Detroit council approves plan to replace Tiger Stadium field with fake turf

As expected, last night the Detroit city council approved the redevelopment of the old Tiger Stadium site by the Detroit Police Athletic League, clearing the way for building housing, retail, and a new PAL headquarters on the old stadium site. The ballfield itself, which in recent years has been maintained by volunteers from the Navin Field Grounds Crew, will be retained, but redone in artificial turf, over the opposition of the Grounds Crew and others.

There’s still a chance that the PAL will change its mind and preserve the old field, but I wouldn’t hold my breath. So it looks like the last surviving piece of one of baseball’s most historic stadiums will soon vanish (except for the flagpole, maybe?). If you never visited the stadium when it was still there, you can get a taste by checking out David Gratt’s requiem for the ballpark from 2003, which might help give some sense why anyone cares about saving a bunch of grass.


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4 comments on “Detroit council approves plan to replace Tiger Stadium field with fake turf

  1. This is old news, but Detroit the city, hasn’t existed for over 4 decades. Detroit the political subdivision, is what occupies that surface area now and Tiger stadium is just some long lost ruin, like an abandoned mall, to its inhabitants. Its modern pro sports venues are just playgrounds to entertain the suburbanites. Their locations in the central city are just coincidental. I miss the old stadiums too, but the reality is that nostalgia has little support in big city politics.

  2. Obvious example of why customers of the sports industry only count when they are $pending, otherwise YOU aren’t important – wake up to this fact!
    No different than those who lusted for turning the rotting hulk of Yankee
    Stadium into a museum – too little juice too late and no political pull.
    Only way franchises and pol’s “care” is when they are getting something out of you – dollars and votes.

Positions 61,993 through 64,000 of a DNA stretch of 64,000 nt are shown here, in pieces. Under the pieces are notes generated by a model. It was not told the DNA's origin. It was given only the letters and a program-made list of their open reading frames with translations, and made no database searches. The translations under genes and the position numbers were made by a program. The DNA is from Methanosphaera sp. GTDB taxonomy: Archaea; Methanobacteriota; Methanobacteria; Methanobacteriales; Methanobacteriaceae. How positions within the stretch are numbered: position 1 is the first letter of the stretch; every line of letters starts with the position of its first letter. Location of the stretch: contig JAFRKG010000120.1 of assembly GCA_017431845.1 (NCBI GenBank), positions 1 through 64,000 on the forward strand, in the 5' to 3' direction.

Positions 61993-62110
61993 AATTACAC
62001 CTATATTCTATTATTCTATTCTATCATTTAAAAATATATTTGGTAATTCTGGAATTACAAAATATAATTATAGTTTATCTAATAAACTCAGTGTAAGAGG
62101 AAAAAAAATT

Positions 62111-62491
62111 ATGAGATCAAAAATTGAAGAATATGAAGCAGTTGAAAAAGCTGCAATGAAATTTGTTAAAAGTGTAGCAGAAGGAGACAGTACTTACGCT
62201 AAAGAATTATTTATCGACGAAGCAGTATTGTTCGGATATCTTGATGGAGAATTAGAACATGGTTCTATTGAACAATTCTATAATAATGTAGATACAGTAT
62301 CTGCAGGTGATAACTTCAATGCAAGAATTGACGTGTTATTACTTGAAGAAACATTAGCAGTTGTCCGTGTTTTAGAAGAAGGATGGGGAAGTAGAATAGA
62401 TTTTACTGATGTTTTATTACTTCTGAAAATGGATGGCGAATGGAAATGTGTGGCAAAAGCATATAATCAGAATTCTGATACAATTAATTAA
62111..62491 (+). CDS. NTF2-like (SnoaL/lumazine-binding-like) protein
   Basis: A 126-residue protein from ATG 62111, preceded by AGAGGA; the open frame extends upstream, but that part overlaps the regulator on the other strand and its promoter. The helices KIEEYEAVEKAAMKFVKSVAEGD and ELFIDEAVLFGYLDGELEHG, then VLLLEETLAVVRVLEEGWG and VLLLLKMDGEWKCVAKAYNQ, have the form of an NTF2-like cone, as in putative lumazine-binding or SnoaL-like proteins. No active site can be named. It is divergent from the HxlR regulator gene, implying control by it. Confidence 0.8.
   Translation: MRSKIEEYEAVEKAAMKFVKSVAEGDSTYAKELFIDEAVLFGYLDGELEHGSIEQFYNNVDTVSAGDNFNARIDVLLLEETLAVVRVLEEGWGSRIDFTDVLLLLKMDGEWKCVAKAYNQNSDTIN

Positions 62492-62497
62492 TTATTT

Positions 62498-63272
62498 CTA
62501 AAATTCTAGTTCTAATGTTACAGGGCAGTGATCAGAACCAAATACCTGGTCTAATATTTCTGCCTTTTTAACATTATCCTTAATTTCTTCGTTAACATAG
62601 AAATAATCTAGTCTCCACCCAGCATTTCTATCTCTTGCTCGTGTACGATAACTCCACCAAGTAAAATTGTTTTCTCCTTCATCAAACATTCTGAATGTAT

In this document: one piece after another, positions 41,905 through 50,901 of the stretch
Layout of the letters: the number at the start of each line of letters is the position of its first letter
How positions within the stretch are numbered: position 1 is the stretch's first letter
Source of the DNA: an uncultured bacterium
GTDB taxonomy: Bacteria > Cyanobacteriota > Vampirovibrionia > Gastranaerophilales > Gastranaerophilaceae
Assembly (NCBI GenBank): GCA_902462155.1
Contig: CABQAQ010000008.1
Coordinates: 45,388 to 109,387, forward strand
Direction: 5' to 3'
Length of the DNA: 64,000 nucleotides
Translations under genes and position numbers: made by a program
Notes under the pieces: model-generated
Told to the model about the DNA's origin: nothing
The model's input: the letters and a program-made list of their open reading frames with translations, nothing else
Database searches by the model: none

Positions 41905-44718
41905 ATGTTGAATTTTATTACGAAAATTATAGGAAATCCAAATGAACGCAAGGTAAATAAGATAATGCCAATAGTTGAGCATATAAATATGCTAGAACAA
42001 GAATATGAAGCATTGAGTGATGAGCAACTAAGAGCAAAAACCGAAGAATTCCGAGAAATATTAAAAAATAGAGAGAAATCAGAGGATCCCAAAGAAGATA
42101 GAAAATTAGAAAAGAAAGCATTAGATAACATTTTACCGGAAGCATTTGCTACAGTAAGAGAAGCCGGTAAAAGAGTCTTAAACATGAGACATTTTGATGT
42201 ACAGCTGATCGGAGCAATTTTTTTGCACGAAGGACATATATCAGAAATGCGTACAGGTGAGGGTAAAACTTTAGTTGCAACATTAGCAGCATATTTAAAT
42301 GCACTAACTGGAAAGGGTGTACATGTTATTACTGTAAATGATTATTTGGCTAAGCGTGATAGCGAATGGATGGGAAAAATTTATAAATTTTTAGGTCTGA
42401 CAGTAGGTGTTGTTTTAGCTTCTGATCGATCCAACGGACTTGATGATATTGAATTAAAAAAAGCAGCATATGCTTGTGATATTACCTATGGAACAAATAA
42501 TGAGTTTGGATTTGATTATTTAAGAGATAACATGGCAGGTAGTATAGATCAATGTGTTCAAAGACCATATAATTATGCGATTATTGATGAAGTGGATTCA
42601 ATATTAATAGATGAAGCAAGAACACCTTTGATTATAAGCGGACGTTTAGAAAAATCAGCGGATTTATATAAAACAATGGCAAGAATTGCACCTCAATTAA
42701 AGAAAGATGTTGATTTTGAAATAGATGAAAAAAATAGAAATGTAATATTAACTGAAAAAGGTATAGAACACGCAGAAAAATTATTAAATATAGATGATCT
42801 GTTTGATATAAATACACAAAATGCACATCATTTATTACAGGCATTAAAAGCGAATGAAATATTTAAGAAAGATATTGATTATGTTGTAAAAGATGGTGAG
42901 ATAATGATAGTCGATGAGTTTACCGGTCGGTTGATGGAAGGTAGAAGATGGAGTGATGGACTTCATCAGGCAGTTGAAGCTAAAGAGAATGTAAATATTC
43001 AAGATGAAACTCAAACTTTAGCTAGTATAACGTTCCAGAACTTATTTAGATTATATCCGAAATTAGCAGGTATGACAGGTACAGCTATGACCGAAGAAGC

In this case, those who will profit from what will end up on the site
    have absolutly no interest in any of the efforts made by the hangers-on,
    a doomed excersise from the start.
    BTW – Those “suburbanites” have the dollars franchises want even if the mallparks are built within city limits, the sports industry isn’t run with
    sentiment but by dollars. Just ask the MLB rookies pullin’ down $500K.

  3. BTW – In competitive youth baseball circles, playing on grass is now
    considered a competitive disadvantage with so many fields covered
    with carpet.
    If a grass field is so important to the hangers-on they should find sources
    of funding to bolster the budget for field maintenance. Money talks and
    nostalgia walks. Real life is not a movie.

  4. Given that I’m sure the actual blades of grass that Juan Encarnacion stepped on in 1999–let alone Ty Cobb and Al Kaline years before–are long dead and had been replaced by new blades of grass, I’m not sure this is as big a deal as it otherwise would seem.

    Preserving the physical location of the field was a great thing, no doubt, but I don’t think there’s much sentimentality in 2015 grass.

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